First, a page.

Sylvia Sidney leaped into the College of Sante Fe's "The Matchmaker" when TV's Vivian Vance injured her leg in a filming accident. Hurd Hatfield has been a guest star at the University of Utah. Le Treteau de Paris will make a return visit to Dartmouth.
Wayne State University cosponsors with the Nederlander Theatrical Corporation a national playwriting competition. Southern Illinois University, at Carbondale is sponsoring an international playwriting competition, with professional judges, drawing on the history of the American labor movement.
Catholic University's speech and drama department, founded 40 years ago by Father Gilbert V. Hartke, was an early leader in the poofessional exchange format, with Sara Allgood playing "The Rising of the Moon" and Florence Reed as "Athaliah" joining with student companies.
Again this year, there will be a professional actor for one of the winter productions.CU's season, its first under William H. Graham as Father Hartke's successor, begins with "The School for Scandal," Oct. 14-30, to be followed by "The Corn Is Green," Nov. 25-Dec. 11. "Stephen D," Jan. 27-Feb. 12, will be followed by "Joseph and His Amazing Technicolor Dreamcoat, by Andrew Webber and Tim Rice, who created "Jesus Christ Superstar," and "The Merchant of Venice," April 14-30.
With its relatively large staff and theater, the University of Maryland is proving to be a leader in this area's college theater field. "The Boy Friend" begins this season's list of five major efforts, Oct. 6-15. "Death of a Saleman," Nov. 10-19," As You Like It," Feb. 2-11; "Bareffot in the Park" and "The Gingerbread Lady," to play in repertory April 6-16, complete the College Park attractions.
Howard University currently is playing its first annual all-faculty production in Ira Aldredge Theater, performing T. G. Cooper's "Portrait of a Woman," which the Howard Theater chief originally wrote for the Playboy Plaza, Miami Beach. Two student productions will follow, Douglas Turner Ward's "The Reckoning," for two weeks starting Nov. 10, and a black adaptation of a noted play to open March 15.
Though Federal City College is now part of the new University of the District of Columbia, this year it will maintain its identity on the G Street Mall. Its Environmental Theater will present Ahmed Davari's mime show Oct. 14, 15 and 16, to be followed by Ted Shine's "Morning, Noon and Night," Nov. 10-13 and 17-20.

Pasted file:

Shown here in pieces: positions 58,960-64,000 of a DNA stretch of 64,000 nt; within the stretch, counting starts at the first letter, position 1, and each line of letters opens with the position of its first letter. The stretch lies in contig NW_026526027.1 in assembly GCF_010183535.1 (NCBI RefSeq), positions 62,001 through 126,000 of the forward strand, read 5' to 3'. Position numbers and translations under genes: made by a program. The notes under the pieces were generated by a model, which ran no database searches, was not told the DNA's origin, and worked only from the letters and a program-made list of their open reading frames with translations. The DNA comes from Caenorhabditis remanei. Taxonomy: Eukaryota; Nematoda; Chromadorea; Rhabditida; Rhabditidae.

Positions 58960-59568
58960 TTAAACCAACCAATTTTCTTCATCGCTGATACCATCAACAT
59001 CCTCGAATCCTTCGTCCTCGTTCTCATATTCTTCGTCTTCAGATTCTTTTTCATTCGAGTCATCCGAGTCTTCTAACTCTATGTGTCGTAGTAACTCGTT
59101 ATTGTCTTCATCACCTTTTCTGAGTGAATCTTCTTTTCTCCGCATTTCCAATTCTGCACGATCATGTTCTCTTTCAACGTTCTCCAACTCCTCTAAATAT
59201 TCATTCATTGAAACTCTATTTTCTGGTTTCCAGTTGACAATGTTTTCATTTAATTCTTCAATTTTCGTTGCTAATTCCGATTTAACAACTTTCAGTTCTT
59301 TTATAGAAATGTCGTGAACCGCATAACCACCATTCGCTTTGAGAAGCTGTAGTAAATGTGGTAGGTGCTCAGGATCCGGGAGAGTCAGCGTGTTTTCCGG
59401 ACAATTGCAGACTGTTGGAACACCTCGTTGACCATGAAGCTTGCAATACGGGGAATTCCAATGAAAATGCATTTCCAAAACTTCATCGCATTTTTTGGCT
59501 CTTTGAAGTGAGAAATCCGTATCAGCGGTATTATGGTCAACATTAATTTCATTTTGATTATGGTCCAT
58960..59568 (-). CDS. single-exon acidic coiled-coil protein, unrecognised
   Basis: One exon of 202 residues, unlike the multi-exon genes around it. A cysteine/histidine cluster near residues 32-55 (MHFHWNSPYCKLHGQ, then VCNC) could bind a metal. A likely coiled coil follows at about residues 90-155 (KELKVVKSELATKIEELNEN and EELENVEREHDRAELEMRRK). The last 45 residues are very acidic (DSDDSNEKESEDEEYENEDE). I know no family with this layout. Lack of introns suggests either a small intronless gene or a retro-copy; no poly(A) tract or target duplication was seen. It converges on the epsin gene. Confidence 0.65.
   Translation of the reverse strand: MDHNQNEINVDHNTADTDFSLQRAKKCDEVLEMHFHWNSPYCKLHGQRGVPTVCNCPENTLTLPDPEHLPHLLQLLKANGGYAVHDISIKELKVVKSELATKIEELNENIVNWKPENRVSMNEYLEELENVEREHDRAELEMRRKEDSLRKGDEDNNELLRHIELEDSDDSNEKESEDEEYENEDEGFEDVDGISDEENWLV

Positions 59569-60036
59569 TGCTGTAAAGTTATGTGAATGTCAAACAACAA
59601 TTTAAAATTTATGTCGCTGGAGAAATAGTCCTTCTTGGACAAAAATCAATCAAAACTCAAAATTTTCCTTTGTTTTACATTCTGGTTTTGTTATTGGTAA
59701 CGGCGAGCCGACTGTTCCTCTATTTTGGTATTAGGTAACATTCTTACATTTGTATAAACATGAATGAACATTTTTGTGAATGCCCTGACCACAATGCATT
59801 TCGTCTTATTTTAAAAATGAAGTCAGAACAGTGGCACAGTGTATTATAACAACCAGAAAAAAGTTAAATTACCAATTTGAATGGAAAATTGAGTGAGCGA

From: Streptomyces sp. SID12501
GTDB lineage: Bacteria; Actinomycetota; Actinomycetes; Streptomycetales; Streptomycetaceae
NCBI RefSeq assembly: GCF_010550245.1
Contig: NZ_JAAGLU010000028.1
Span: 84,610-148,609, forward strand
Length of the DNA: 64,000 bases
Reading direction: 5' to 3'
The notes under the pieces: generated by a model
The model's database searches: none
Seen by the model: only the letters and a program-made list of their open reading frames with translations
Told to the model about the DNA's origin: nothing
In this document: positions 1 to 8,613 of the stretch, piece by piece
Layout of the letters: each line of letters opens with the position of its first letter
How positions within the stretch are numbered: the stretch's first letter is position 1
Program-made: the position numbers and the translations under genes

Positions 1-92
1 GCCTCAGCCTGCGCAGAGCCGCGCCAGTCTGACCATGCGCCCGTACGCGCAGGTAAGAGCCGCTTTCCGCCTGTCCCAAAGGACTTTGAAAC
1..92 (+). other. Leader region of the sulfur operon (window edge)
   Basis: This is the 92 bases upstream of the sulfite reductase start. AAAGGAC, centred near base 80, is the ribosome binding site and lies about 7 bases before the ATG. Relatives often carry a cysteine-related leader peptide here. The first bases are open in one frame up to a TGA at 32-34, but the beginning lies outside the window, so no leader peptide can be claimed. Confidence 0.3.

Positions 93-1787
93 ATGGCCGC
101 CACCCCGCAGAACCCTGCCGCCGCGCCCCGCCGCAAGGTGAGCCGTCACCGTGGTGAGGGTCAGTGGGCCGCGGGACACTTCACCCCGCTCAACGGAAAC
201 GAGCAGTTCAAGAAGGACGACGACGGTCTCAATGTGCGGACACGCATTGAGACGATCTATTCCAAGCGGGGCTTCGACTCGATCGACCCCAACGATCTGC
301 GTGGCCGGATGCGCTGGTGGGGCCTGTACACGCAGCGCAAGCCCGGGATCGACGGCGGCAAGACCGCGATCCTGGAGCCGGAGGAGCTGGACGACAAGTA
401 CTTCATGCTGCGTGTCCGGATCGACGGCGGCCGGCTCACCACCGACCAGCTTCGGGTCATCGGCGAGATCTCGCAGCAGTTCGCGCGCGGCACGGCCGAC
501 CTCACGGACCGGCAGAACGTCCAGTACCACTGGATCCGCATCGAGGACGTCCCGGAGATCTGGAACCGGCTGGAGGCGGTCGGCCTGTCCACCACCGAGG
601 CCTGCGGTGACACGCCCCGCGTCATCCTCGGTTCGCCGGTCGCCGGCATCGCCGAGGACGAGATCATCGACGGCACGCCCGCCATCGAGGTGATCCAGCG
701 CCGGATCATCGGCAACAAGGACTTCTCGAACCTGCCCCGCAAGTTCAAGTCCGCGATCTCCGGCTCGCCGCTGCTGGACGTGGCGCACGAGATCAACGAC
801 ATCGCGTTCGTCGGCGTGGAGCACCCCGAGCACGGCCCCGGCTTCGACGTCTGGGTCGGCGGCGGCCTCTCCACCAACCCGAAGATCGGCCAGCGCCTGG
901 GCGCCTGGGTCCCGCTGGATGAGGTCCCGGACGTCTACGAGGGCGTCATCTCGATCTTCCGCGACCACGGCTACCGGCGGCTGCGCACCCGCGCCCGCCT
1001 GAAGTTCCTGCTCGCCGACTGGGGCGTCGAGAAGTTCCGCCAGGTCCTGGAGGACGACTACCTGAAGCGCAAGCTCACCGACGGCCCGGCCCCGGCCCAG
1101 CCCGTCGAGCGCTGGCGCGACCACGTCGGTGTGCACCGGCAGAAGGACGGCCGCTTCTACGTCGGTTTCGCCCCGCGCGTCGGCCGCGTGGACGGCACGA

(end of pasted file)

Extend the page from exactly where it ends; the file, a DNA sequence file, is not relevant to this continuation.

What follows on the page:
American University will continue its seminar approach to the arts with Clendenen Hall productions. This year's theme is "America in the '50s and '60s," inspiring a composite of the period's theatrical scenes Dec. 1, 2, 3, 8, 9 and 10. In the spring will come John Guare's "House of Blue Leaves."
George Washington University's Marvin Center will find its drama department playing "The Importance of Being Earnest" Oct. 13, 14, 15, 20, 21 and 22, to be followed by Goldoni's "The Servant of Two Masters," Nov. 10, 11, 12, 17, 18 and 19. "Dames at Sea" will be done in February and on April 13, 14 and 15 will come Lisner auditorium performances of "The Merchant of Venice," while another version holds Catholic University's stage.
Through its papers on the Federal Theater Project, Virginia's George Mason University is in the picture; some of its material will be done next month at the Library of Congress by the New Federal Theater, which subsequently will be appearing with the multimedia "American Heritage" Theater at 13the and E Streets NW.
Harford Community College, recognizing that its site, Bel Air, was the first American home of the Booth family, calls its auditorium the Edwin Booth Theater, where an ambitious production of "Oliver!," staged by Michele Nelson, will open Oct. 19 to run through Nov. 6.
This by no means is the limit of local college theater activity, but Duke's dynamic plans illustrate their potential.